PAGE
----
The count down to the 17th July 2016 is beginning to feel a little scary.
It seemed like such a long time ago I agreed to attempt the Full UK Ironman event to be held in Bolton.
Having got over my neck operation in February it has been full steam ahead with the training and the miles have gradually racked up higher and higher.
With the skill full help and guidance of GB triathlete and coach Fin Saunders, I am beginning to believe I can not only survive the race but actually enjoy it.
The swimming has always been the biggest fear factor for me as I have never swam much in my life until now, and while I would not say it will ever become my favourite discipline of the three I do now know I am capable of the distance.
In April I had the opportunity to take a week off work and attend a triathlon training camp in France with a few of my fellow triathlon friends. This was a fantastic experience, what with beautiful scenery and weather to enjoy and some intense technique training in all three disciplines.
On return from this trip I soon had my first race of the season at Stour Head national park in a half ironman distance event called “The Immortal”.
In this race I learned some valuable lessons on proper pre-race preparation and how to get the hydration and food all wrong, as I suffered with cramp throughout the whole race. While I was initially disappointed as I felt I did not do justice to my training etc, I have later realised what a valuable lesson to have at that point and not to have it in the big race in July.
The biggest plus from this race was my PB in the swim where I knocked off 9 minutes from my previous best 1.2 mile swim time. Coming out of the water in the top half of the field instead of near last for all my previous races.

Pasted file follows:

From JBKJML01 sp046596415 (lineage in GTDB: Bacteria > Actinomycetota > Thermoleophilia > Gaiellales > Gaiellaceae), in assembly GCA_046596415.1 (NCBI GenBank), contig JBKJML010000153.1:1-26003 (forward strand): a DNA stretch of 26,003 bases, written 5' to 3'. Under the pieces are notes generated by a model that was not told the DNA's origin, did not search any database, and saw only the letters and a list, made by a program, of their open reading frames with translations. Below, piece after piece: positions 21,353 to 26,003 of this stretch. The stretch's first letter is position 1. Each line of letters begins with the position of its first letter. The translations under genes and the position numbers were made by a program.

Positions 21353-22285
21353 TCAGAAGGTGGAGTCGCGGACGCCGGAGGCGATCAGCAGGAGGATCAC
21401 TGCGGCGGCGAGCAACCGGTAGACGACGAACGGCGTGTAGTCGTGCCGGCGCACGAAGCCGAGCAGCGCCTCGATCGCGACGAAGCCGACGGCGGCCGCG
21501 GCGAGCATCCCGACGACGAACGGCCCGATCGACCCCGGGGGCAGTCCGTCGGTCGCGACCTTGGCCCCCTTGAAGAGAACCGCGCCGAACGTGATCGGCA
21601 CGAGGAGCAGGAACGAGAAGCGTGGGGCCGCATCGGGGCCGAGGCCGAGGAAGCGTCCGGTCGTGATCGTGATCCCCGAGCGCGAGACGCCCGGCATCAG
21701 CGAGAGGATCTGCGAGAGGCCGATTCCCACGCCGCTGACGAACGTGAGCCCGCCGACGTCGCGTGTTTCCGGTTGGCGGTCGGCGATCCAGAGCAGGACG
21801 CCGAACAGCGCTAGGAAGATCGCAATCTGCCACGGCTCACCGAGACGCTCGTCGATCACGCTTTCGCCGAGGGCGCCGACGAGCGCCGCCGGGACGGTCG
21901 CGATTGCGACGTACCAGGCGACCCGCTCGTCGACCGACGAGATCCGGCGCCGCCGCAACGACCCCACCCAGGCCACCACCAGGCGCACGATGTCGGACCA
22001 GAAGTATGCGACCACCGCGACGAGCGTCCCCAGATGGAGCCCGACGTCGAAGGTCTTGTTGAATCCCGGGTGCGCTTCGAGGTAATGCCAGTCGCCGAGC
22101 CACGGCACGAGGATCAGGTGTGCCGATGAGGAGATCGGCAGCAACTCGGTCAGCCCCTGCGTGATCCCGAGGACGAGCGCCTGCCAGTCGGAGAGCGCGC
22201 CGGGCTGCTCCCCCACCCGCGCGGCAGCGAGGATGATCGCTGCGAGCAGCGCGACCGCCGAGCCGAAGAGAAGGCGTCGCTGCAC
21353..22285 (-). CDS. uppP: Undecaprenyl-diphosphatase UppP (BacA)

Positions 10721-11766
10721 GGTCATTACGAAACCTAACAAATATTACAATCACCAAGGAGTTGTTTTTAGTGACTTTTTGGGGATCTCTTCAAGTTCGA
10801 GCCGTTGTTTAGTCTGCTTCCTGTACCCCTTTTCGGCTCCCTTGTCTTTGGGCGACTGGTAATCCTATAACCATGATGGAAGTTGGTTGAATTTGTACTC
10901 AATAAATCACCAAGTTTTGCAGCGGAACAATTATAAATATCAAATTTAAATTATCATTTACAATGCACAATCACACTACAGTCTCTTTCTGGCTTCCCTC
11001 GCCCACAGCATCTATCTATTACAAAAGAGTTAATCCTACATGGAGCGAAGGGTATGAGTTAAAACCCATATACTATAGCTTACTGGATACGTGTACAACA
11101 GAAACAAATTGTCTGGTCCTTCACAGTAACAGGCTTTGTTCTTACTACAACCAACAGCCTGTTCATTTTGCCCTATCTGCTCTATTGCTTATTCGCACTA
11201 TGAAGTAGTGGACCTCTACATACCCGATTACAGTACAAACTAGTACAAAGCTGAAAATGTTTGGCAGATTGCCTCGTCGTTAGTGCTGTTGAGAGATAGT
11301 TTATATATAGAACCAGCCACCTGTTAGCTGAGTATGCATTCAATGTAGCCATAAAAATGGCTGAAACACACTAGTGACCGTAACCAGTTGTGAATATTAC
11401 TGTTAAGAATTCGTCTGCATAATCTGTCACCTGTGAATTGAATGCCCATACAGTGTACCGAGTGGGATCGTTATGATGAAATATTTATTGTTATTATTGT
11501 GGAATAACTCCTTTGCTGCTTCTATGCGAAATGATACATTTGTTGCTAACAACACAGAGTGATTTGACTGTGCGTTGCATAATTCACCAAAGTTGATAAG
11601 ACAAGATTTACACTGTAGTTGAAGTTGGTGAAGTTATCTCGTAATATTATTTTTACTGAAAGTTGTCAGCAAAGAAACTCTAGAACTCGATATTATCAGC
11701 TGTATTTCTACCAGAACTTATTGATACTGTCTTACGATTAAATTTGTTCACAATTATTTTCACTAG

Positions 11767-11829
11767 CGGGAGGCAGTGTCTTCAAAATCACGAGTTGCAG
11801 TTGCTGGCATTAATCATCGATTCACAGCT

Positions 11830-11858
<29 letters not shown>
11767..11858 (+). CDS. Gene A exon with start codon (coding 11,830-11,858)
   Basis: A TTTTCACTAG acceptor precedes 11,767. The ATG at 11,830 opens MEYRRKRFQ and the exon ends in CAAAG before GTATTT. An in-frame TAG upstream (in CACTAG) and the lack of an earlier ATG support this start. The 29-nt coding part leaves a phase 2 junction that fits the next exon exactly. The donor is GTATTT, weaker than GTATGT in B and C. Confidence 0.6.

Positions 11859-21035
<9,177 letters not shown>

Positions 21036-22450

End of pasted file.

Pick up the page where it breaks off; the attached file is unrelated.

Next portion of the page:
Having had a gentle weeks training following the race it has been full steam ahead and the bike and running miles getting harder and longer. I have reached the conclusion that once things get over a certain distance it is no longer just a physical test but much more about your state of mind and willingness to finish the task set before you.
It is funny that on some days you can feel like you can go on forever and others just a couple of miles is a real struggle.
I can honestly say that while I have put myself through some pain and sacrifice to get to this race I have enjoyed the process overall and I would recommend the challenge to anyone. What we can do if we set our minds to it is truly remarkable.
I know that I will be able to draw on the experiences of the past couple of years for all manor of things in my day to day life and I am blessed with people who have supported me on this journey. Especially my wife and children.
I am truly grateful to be on this planet and get to enjoy the outdoor surroundings I am lucky enough to live in. You never know what is around the next corner in your life and for people like my friend Tim Watson whom I have been inspired by over the last few years after the death of his wife and then his own very scary brush with cancer. He has embraced life and appreciates every moment and with the help and skill of the surgeons at Derriford and the training and support by Bowel Cancer West, people do get a second chance to enjoy being alive.
If anyone would like to make a donation for this charity I would be delighted if you would visit my just giving page. I don’t normally do races or events for charity but this is a big one and I have honestly worked my butt off so I recon it might be worthy of a 50P here and there.
Thanks again to those who have humoured me and listened to the boring training tales and I apologise I have not been around socially as much as I used to.
The next instalment should have a picture and a medal in it!!